A Plan for the Ages
Connie Hintsala's eldercare placement service doesn't charge her clients a dime, but her business is thriving.
TRAVERSE CITY – Sometimes you find a job. And sometimes the job finds you.
Connie Hintsala had no intentions of starting her own business. She was perfectly happy working in sales and administration, particularly when it involved working with the elderly.
Fate stepped in when she met a man with an idea: helping people look for adult foster care. The idea made sense to her, though it wasn't something she ran with right away. But after working in the industry, meeting some of the players and learning about the challenges and pitfalls, she took the leap.
The result is the Senior Housing Alliance, a resource for people who themselves need some sort of assisted living, or have family members that do. "I started in May of 2000 with nothing – no money, no loan, no business plan, just a car, a phone and an idea," Hintsala says.
Time has proven her leap was a good one. Hintsala's Alliance has expanded into four neighboring counties and is in the process of hiring additional staff. The needs of the elderly and their families, as well as Hintsala's level of service certainly deserve credit for her business' success, but her unique business model cannot be overlooked. Her service is absolutely free to her clients.
How does she manage such a unique equation?
"I'm compensated through the homes registered with me," she explains. There is no out-of-pocket expense for those utilizing her services, and what's more, the homes are contracted not to charge any of her clients more if they've used Hintsala's service.
Hintsala says her process is basically two parts. "First I find out their likes and dislikes, see their current living environment, and find out about their finances," she says. Based on that, she narrows her list of potential homes from her list to a more manageable number that she thinks will fit the client's needs and wants.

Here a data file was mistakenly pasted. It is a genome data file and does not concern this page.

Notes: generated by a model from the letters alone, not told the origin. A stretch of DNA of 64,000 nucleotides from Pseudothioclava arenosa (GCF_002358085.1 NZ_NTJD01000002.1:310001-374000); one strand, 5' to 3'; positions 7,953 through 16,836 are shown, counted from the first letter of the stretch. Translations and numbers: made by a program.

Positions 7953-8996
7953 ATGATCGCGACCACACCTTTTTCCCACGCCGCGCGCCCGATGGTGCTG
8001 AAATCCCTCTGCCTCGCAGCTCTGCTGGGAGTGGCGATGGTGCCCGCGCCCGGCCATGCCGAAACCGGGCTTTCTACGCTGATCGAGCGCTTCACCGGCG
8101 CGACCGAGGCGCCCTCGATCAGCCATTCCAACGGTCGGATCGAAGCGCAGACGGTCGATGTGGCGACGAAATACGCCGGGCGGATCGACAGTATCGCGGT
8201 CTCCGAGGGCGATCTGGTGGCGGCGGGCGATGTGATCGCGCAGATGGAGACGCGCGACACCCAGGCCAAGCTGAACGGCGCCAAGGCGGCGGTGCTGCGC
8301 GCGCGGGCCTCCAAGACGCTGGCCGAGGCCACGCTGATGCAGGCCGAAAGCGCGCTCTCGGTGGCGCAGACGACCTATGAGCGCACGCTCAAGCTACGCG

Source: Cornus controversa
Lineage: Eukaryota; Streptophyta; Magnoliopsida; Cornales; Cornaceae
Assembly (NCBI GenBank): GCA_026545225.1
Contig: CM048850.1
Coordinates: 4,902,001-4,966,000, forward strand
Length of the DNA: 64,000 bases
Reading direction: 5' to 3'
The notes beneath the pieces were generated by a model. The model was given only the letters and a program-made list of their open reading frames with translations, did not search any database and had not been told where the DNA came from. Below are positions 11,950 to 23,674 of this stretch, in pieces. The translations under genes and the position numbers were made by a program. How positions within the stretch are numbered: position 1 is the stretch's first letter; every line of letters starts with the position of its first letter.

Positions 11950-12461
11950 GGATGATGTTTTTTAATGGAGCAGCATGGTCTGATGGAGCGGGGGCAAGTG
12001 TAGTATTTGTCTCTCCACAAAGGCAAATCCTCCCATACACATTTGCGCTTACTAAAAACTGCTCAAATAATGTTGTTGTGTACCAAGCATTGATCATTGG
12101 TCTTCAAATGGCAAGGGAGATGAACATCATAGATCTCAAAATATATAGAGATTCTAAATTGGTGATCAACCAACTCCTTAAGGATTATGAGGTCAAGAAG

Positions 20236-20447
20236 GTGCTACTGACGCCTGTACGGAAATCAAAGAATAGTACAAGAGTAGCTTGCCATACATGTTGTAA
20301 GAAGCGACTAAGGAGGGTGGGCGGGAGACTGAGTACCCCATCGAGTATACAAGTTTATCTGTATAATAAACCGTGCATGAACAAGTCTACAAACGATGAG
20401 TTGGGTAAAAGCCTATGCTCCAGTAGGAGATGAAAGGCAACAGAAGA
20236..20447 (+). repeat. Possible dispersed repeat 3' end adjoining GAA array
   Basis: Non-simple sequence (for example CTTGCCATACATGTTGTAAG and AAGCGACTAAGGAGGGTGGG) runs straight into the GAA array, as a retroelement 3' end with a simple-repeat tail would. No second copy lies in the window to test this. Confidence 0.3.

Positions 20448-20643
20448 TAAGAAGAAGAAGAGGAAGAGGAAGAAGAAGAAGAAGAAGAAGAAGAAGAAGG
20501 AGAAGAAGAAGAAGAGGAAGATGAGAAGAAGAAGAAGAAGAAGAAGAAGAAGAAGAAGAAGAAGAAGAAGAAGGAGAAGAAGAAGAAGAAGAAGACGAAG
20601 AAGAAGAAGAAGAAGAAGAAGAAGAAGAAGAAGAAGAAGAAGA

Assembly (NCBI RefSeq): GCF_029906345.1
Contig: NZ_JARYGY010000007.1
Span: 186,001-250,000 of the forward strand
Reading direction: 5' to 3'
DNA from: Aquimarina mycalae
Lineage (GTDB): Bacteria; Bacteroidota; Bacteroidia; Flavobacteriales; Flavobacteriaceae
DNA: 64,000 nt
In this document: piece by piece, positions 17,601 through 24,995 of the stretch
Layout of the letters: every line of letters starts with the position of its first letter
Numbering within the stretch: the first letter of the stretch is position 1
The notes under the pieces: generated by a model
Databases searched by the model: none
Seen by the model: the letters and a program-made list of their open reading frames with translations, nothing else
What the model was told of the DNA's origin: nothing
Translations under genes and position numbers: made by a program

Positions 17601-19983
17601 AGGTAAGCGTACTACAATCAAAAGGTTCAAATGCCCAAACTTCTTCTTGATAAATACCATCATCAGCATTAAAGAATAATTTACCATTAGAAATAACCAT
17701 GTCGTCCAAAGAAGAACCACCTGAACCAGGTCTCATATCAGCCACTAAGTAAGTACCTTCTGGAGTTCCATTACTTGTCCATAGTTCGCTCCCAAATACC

"The second part is to actually show them the homes, so they can see them for themselves. Then they select where to go."
Paul and Pam Boesen of Traverse City have used Hintsala's service for both their moms, and on multiple occasions.
"She has been a big help," Paul says. "In fact, we just used her again. Pam's mom is having some dementia, and we needed to find someplace with accelerated dementia care. We just called her and said our needs have changed."
Boesen says Hinstala's search method suits them well. "Her process is to interview the subject that's going to be moved and us as well, to determine their strengths and needs. With us, I think she picked out three or four homes and took us on a tour. Then we were able to choose which one worked best for us."
Hintsala currently works with more than 70 homes in the Traverse City area, and she also works with Leelanau, Benzie, and Antrim Counties. She is also expanding into Wexford County, and has just hired another person to work with her.
As if that wasn't enough, Hintsala has also chaired the Senior Expo the last three years, and coordinated the Parade of Senior Homes.
It's all in a day's work for her.
"When I was in high school I volunteered in a nursing home," Hintsala says, "and I've volunteered at hospitals. It's always been an interest." BN